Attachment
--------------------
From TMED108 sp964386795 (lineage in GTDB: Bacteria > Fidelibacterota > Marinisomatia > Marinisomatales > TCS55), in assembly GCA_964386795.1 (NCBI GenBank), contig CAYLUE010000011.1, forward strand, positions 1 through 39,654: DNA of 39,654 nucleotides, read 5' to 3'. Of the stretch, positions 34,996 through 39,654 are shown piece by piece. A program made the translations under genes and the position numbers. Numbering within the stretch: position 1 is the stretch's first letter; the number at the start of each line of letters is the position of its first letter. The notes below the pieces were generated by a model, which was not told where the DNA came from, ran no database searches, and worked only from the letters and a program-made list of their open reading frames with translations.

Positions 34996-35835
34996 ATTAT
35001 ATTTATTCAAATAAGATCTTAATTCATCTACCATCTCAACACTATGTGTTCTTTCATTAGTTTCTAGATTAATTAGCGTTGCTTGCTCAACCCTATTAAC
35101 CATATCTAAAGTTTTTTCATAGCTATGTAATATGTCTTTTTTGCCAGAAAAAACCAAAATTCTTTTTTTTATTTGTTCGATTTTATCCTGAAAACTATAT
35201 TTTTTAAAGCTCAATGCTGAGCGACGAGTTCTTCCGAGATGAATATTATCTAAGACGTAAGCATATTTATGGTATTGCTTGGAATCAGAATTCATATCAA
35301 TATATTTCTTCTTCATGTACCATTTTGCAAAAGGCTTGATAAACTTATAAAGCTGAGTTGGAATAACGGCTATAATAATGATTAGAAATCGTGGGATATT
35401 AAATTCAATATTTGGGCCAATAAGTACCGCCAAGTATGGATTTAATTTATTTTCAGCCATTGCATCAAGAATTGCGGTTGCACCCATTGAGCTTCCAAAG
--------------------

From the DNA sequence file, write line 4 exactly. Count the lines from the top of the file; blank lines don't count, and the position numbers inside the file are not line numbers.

35001 ATTTATTCAAATAAGATCTTAATTCATCTACCATCTCAACACTATGTGTTCTTTCATTAGTTTCTAGATTAATTAGCGTTGCTTGCTCAACCCTATTAAC